Last month, Jake found out that his younger sister Gabi will be coming on the China Exchange next year. For his final journal entry, he wrote her a letter of advice:
Let me tell you, you are in for not only an incredible experience in terms of learning a new culture and its history, but also an amazing time filled with beautiful sights and interesting interactions with the people. In the process, you have an important obligation. This obligation is not only to continue the legacy that I have left for you as a Boyd in the Gao Xin district, but also to repair the damages I may have caused in the wake of my trip. One of the most valuable things in this trip is being on your own for such a long period of time. As a result, you learn things about yourself and make mistakes that you can draw from in the future. Growing up is filled with making mistakes, and this trip only accelerates this process because there are fewer people to stop you from making bad decisions. However, the consequences often lead you to learn from them instead. For example, I will never try to steal a bathrobe again in my life.
One tip that I learned coming into the trip and would like to reiterate to you is to truly embrace your family as much as possible. In most cases, they applied to host you because they truly wanted to have a guest in their house. Therefore, they are there to help you, so take their help and establish connections with them. I’ve learned to do this by setting aside time at dinner every night. While I could lock myself away in my room, I opt to spend time discussing with my host family at dinner. I can recall one time, for example, when my host mom adamantly explained her view of communism, and why it fit China, which opened my eyes to a new perspective of the Chinese government. Not only that, but you should balance being polite and accepting their generosity. One time when this was important for me was when my host mother took me to buy shoes. Despite my having the money and offering to pay for it, she insisted on it being her responsibility, so I bit my tongue and allowed her to buy them.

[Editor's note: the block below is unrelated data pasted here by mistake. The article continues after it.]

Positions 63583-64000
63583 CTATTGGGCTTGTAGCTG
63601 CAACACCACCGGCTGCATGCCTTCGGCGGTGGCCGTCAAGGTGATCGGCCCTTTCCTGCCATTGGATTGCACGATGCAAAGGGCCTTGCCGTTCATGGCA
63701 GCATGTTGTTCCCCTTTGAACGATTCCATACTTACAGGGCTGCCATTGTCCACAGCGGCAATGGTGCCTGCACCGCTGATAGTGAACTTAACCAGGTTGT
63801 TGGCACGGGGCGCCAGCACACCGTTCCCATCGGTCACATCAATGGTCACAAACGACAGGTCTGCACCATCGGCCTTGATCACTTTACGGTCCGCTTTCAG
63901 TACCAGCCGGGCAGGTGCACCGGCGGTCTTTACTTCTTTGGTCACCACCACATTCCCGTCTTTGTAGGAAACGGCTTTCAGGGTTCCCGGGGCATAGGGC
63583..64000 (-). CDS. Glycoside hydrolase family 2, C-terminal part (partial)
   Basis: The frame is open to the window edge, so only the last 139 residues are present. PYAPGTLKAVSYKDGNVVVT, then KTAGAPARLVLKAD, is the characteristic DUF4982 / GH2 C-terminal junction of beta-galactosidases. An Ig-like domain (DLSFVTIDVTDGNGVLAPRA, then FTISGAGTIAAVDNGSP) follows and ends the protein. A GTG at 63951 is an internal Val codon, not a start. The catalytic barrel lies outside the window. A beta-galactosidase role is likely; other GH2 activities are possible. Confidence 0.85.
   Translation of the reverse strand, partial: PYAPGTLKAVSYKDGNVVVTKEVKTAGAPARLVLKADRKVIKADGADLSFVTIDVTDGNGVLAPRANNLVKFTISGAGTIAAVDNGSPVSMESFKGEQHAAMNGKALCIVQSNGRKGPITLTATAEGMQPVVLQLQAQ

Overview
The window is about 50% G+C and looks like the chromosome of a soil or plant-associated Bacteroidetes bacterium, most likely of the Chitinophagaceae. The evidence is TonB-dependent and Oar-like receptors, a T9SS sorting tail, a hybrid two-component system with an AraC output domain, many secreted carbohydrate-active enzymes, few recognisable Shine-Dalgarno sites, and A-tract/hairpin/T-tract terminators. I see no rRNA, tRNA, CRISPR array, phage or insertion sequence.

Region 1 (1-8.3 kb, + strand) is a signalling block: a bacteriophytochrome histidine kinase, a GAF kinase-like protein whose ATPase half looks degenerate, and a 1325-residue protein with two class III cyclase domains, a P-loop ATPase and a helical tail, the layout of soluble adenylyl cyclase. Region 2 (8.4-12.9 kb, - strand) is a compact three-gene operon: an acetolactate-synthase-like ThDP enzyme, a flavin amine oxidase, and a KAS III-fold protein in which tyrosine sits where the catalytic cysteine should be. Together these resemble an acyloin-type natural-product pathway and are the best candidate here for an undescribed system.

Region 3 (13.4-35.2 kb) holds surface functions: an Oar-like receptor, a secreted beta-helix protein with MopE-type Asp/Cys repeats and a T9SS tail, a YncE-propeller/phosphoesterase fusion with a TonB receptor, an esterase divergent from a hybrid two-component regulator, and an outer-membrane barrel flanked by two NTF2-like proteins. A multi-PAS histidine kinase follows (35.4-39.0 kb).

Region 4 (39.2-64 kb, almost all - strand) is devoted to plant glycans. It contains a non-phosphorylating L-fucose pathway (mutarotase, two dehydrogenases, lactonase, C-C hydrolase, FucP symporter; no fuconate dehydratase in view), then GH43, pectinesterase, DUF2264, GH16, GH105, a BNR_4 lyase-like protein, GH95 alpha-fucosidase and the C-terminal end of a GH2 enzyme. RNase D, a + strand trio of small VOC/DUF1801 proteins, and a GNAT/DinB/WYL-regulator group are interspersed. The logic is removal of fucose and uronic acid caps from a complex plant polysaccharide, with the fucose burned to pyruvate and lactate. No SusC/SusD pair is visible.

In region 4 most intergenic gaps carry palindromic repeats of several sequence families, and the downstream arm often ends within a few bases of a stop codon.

Lastly, try to stick to Chinese culture as often as possible. What I mean by this is to try not to crave American candy, food, sports, etc. Doing something like this will only make you miss America more, and if you try to pursue it, it will disappoint you. For example, one day Henry and I were particularly hungry and couldn’t pass up Burger King, thinking it would be a nice taste of home. The burger itself was revolting and only made us long for a juicy homemade burger, or a tasty Cowboy burger from Eagle’s. On the contrary, try to enjoy Chinese culture whenever you can. In Sichuan, we were heading to a fast food chicken restaurant when the cab driver recommended a nearby restaurant. He exclaimed in Chinese that the restaurant was much better than the unhealthy fast food. Feeling adventurous and curious, we agreed to have him take us there. At the restaurant, the cab driver came in and ordered for us, leading to us eat some of the best food in China so far. Sometimes you have to go with the flow and see where China takes you.
Overall, you are in China for four months. Although it seems like a long time, it will fly by. Therefore, you need to milk every opportunity you can, and leave without regrets. Good luck!